Why the Defeatist Syndrome?
The AP looks at the question in a surprisingly balanced essay
The country largely kept the faith during World War II, even as about 400,000 U.S. forces died - 20,000 just in the month long Battle of the Bulge. Before turning against the wars in Korea and Vietnam, Americans tolerated thousands more deaths than in Iraq.
Has something changed? Do Americans somehow place higher value on the lives of their soldiers now? Do they expect success at lower cost? Or do most simply dismiss this particular war as the wrong one - hard to understand and harder to win - and so not worth the losses?
However, the number of deaths is the wrong focus. It's the time factor. The Iraq war started almost four years ago, and four years of war under a Republican president is all the American people, as prodded by the anti-Republican media, can handle. World War II was over in less time. Vietnam lasted longer, but was essentially over after four years of Republican control.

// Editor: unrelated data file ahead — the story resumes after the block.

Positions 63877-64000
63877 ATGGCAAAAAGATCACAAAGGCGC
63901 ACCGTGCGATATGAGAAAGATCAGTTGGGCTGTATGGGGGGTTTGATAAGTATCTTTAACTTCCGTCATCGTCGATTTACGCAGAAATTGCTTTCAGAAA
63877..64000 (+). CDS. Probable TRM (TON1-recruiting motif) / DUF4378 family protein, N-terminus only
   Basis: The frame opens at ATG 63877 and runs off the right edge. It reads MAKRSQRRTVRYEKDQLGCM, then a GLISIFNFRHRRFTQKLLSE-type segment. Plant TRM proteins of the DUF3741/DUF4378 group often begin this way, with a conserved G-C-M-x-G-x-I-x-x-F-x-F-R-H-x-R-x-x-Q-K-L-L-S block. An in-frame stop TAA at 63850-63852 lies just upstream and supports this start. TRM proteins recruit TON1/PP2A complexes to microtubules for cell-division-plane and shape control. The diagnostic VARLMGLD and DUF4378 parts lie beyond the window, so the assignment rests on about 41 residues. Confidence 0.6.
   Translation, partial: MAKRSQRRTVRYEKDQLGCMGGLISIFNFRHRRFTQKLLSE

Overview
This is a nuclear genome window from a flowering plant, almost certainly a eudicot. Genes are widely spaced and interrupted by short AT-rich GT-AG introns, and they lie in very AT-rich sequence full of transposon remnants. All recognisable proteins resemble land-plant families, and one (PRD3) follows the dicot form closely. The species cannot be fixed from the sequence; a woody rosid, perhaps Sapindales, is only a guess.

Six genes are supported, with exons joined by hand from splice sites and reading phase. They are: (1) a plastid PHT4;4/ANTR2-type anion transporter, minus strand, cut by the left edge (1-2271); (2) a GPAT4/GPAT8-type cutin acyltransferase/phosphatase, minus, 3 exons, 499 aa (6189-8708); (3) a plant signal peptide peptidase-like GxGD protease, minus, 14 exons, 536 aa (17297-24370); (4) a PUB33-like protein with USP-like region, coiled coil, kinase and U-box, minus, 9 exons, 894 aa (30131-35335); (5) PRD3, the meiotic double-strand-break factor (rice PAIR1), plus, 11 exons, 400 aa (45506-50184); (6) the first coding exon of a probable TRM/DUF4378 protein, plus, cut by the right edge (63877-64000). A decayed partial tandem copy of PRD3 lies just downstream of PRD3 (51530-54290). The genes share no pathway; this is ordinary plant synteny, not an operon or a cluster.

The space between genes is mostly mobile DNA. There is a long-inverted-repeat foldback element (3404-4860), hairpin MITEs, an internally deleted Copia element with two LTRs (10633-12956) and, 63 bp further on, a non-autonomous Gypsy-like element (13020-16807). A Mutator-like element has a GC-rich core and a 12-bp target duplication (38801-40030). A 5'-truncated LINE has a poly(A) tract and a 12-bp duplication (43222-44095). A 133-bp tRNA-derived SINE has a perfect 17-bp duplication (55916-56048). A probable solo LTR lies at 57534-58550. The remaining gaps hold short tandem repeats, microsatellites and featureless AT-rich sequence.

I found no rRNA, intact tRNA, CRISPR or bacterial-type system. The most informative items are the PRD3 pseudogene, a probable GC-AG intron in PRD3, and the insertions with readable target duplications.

Many of the people at the top of the media food chain were active in the antiwar movement during the 1960s--even some of today's conservatives. It took them awhile to bring the rest of the country around to their way of thinking, but while the wheels of the media grind slowly, they grind exceedingly fine. Indeed, this time around they almost toppled a war presidency during rosy economic times, something they were notably unable to do in 1972.
Note the current media fascination with 3000 US soldiers killed in the war on terror. Supposedly this somehow balances the scales with the 3000 dead on 9-11. Of course, any sensible person would say that the 3000 soldiers who died should be added to the 9-11 toll, not subtracted from it.
Of course the question raised in the title of the article, "Why So Many Upset by Iraq Death Toll?" is pretty easily answered. Because it's a convenient club.